The Return of ‘Community’

There are not a lot of shows that have endured the rollercoaster of setbacks and blow ups like NBC’s “Community.” Just within the past year, it lost its creator and the biggest name of the program’s ensemble cast.

It’s no surprise to see Chevy Chase, who for three seasons played the crotchety elder of a study group at a community college, to leave the show. He has a rich history of being a brilliant comedian and an intolerable person to work with. His clashes with the show’s creator, Dan Harmon, became cannon fodder for Internet chat rooms.

Chase left with only a few episodes left to shoot. He went on to higher and more artistically motivated vehicles like those Old Navy commercials, reviving Clark Griswold of the “National Lampoon Vacation” series of films to sell sweaters.

Which seemed odd, but who am I to judge? Chase, who hadn’t been relevant for more than two decades, was revived when he joined “Community.” He played the role of Pierce Hawthorn brilliantly. There is no denying his comedic talent. But there is also the fact that his disruptions and attitude certainly did not help a show that was struggling anyway to find its core audience.

For me, there has not been a show as cleverly written and executed like “Community” in a long time. The closest that comes to mind is “Arrested Development” in terms of subversive humor. And like “Arrested Development,” “Community” has followed in the footsteps of a lot of clever shows down the path of fighting to stay on the air.

But last week, the fourth season began. While it still is better than 99 percent of what’s on the tube these days, the lack of Harmon and obvious whittling down of Chase’s character appearance certainly showed.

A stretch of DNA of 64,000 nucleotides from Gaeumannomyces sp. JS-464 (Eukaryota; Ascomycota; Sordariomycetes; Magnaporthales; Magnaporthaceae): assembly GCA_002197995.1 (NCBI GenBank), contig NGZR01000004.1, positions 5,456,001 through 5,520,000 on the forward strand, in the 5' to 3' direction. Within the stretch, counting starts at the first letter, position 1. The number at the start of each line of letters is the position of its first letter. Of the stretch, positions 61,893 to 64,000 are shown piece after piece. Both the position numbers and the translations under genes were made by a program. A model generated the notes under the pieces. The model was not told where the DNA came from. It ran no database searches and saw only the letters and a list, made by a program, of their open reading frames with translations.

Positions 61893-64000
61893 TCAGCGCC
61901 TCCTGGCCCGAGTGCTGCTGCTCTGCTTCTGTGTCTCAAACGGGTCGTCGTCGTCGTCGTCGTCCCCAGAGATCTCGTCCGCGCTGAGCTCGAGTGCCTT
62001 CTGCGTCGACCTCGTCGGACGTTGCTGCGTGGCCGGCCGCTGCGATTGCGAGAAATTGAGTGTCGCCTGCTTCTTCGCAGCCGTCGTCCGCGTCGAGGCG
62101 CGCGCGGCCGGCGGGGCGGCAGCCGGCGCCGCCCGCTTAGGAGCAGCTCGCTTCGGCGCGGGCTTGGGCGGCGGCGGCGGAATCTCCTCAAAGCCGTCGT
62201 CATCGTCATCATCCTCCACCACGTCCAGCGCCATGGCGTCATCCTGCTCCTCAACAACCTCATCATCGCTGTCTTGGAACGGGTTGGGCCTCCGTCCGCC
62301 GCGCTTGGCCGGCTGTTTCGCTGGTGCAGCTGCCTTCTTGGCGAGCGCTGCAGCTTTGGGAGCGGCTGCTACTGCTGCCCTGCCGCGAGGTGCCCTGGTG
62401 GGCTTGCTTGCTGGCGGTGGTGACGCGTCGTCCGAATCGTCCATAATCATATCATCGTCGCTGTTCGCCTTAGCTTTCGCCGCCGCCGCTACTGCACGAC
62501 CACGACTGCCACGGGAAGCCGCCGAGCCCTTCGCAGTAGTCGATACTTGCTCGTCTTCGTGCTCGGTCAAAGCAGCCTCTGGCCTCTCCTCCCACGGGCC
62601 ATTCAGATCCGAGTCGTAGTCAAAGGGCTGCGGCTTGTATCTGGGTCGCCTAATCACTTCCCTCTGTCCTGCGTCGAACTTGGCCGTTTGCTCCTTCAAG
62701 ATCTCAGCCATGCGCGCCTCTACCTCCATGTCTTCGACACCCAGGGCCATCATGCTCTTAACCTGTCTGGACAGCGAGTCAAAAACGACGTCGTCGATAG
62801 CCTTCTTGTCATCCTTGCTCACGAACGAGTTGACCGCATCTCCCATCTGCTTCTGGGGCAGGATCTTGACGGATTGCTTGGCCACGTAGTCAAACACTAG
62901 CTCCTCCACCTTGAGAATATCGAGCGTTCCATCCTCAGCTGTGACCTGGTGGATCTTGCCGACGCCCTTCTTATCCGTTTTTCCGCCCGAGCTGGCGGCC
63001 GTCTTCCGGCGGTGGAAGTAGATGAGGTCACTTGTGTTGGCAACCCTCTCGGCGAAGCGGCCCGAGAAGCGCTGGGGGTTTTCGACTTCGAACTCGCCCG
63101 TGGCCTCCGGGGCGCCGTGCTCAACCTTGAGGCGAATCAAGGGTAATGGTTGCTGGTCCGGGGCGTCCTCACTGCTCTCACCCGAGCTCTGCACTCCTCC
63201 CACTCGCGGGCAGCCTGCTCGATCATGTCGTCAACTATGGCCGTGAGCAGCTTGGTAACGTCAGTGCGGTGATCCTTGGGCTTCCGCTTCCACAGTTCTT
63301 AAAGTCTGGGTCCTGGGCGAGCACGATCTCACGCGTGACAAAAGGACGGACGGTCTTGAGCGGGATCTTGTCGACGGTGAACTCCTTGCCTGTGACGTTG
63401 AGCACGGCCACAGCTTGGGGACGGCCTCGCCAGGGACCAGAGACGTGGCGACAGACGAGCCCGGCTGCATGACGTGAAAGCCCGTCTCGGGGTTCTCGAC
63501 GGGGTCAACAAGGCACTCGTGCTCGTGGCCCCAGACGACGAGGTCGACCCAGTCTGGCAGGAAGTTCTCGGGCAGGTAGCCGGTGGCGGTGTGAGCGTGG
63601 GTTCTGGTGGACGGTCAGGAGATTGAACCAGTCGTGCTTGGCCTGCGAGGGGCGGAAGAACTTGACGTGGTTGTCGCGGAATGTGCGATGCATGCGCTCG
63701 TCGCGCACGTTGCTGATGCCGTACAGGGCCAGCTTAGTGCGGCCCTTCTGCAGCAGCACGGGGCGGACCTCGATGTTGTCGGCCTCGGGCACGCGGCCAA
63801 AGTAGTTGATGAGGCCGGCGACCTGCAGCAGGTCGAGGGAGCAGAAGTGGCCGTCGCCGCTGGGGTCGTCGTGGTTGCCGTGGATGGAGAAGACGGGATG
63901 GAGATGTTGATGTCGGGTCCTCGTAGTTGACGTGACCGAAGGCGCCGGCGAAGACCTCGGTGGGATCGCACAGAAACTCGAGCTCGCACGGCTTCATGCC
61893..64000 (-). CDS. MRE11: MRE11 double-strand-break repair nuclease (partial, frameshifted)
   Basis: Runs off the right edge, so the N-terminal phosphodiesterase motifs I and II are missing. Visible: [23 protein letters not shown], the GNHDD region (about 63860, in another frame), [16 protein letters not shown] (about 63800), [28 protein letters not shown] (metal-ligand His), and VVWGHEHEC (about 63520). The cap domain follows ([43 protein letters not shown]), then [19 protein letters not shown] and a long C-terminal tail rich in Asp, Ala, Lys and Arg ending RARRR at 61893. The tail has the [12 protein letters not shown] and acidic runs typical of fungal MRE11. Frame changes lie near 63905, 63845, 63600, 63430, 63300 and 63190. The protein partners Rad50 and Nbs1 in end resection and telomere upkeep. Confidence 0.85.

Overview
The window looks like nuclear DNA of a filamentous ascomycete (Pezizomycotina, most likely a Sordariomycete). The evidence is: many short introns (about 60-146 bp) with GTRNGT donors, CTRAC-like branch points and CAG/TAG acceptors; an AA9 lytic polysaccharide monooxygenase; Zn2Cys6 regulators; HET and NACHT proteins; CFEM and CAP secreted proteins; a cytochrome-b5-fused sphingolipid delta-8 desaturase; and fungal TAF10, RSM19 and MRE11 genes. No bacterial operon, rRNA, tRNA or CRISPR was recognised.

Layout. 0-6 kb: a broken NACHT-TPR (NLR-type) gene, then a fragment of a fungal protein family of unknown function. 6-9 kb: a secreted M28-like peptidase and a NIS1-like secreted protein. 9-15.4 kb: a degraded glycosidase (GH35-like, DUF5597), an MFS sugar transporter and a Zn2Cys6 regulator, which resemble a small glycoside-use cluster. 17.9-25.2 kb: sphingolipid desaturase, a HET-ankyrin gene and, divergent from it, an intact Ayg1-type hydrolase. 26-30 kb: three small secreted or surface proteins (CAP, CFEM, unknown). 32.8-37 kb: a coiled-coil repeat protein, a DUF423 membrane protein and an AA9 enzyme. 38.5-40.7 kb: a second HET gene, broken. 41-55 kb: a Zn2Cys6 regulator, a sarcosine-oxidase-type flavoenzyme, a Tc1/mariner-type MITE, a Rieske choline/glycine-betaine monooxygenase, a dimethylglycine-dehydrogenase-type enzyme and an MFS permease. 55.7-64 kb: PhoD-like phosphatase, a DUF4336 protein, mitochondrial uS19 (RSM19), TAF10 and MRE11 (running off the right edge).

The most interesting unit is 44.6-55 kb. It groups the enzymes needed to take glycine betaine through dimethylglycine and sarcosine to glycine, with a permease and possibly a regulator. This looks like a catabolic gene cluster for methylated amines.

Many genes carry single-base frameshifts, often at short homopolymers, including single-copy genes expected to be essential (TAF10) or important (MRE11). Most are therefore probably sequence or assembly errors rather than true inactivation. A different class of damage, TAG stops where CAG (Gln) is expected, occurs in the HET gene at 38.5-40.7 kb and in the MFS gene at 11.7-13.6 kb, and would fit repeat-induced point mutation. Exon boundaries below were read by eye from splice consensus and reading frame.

The writers certainly seem like they are nailing this down as the final go. This was kind of the arc of the first episode, with one of the characters trying to deal with this being their final year in college.

That is another problem for me (and has actually been brought up in the show). Four years at a community college is not realistic. But this is TV, and especially with “Community,” reality goes by the wayside. They have had a stop animated Christmas episode, an episode based in an 8-bit videogame and many other surreal moments.

There is no doubt this will be the season most nitpicked by the fanbase. And that is kind of ironic since it was this fanbase that rallied so hard to keep the show alive. For this season alone, NBC axed Harmon, pushed the premiere date back a few times and had to deal with other problems.

Sure, the first episode did feel different. But I think that feeling is more about the cloud that hung over this show for the past year or so. Knowing the creative force is no longer there, and there will be a few episodes without Chase, certainly gives me, personally, a different way to look at the show.

But with 13 episodes left, I will not judge too harshly. NBC certainly did not have to give the show another go, and the fans should be happy with what they are given. It may feel a little different, but if we can get a decent send off, that will be fine.

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